CMS Simplicity: Does Your Content Management System = Good Times?
I recently visited a company in Bromley to talk about a CMS website project and naturally got talking about their current Content Management System. Safe to say I was surprised by the relative complexity of their CMS.
When it comes to editing content, you want the end user to feel in control and at ease with the process. This particular firm felt completely the opposite and were a bit disillusioned at the thought of finding a new CMS that would make life easier for them.
This is when we discussed the open source Content Management System Drupal and how my clients have been happy with its' day-to-day operation.
When it comes to managing a website you need a system that is not only intuitive but inspires confidence. Many of my clients are by no means technically minded so the CMS needs to provide them with the tools to create and edit content within a few clicks.
Editing a Page
When it comes to editing a page you don't want users to get lost clicking around trying to find the right page. With Drupal you get edit and view tabs directly on the page you are viewing.
Editing a page can come in two forms, plain text or by using a WYSIWYG editor that most applications have such as Word etc. A combination of modules brings together a powerful editor which allows everything from bold and italic, to adding imagery and flash.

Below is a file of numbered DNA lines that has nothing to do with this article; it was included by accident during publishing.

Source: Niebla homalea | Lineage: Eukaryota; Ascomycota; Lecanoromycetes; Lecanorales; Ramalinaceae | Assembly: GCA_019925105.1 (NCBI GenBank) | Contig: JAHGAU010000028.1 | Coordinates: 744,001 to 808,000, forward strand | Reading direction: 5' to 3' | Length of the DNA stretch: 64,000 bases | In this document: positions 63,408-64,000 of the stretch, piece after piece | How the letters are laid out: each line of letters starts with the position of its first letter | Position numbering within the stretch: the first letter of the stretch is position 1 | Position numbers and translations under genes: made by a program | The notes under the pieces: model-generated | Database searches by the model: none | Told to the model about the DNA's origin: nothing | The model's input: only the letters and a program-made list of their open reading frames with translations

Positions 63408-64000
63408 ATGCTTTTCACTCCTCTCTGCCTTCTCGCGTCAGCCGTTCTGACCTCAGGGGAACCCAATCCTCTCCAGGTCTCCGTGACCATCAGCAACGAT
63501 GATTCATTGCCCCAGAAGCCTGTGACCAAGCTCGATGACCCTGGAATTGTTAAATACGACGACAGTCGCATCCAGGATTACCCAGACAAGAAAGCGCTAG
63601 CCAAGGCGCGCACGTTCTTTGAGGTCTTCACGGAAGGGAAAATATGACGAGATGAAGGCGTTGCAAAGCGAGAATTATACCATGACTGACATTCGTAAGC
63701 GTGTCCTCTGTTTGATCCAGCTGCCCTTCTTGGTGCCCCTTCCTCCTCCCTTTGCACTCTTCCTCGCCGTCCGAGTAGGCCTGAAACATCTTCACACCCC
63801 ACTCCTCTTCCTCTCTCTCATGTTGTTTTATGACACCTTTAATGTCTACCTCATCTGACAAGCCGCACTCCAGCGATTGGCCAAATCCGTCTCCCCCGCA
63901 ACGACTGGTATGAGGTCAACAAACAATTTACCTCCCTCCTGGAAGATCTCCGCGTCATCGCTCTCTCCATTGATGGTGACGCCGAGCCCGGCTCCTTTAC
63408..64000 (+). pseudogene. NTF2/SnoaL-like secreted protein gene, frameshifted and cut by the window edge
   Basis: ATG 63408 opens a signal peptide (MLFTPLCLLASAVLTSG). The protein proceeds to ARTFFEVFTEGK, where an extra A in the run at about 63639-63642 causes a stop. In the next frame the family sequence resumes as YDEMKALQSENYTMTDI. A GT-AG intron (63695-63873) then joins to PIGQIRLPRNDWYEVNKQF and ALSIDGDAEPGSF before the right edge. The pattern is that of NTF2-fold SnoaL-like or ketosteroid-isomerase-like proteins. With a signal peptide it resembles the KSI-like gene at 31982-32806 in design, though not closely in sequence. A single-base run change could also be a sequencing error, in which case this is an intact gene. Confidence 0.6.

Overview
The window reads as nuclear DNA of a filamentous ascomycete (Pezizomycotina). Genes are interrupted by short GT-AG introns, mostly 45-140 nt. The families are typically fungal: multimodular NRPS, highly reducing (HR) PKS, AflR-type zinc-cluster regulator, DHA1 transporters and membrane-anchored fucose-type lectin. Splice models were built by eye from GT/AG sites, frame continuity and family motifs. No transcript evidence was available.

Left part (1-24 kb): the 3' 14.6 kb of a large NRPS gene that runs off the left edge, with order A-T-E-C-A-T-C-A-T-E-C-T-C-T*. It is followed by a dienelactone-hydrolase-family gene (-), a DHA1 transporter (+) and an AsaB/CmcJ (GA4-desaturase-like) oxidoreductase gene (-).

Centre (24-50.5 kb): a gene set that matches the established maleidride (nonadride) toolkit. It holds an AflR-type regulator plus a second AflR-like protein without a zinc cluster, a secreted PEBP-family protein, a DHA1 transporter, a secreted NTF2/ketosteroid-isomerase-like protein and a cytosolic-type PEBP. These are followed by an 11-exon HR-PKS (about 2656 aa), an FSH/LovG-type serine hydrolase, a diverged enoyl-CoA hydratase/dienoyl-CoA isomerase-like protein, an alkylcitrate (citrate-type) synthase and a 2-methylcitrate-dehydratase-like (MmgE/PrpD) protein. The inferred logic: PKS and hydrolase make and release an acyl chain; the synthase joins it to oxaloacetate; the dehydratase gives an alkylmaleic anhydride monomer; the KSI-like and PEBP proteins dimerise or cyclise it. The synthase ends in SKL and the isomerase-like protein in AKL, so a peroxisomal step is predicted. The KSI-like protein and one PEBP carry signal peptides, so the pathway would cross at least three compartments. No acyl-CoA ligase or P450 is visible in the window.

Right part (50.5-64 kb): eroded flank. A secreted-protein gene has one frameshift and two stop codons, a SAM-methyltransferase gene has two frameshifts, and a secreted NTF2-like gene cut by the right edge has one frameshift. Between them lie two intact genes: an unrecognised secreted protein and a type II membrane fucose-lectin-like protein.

Preview and Publish
Once you've created or edited a page, you want to be able to preview exactly what you've done so as not to publish an unfinished page or one that has mistakes. Again Drupal provides two simple buttons at the bottom of the page.
Stuck With Your Developer
Some developers provide their own in-house CMS which can be a blessing and a curse at the same time. It's in the interests of the developer to supply you with everything you need, whilst at the same time expanding the range of capabilities of their own system. This is all good until there comes a time when something happens to either the company or your relationship with them.
This is when an in-house CMS causes a problem. You need to have faith in a company in the long term otherwise you could have no alternative but to start again with a new developer and CMS.
When choosing a developer I would always plump for a firm that uses either an off the shelf system or an open source solution. This way if something happens to the company you can easily find another developer to take over where the last one left off.
Does your CMS = Good times
What is your experience with a CMS? Have you recently changed to Wordpress or Drupal from another system? Or are you stuck in a rut not sure where to turn?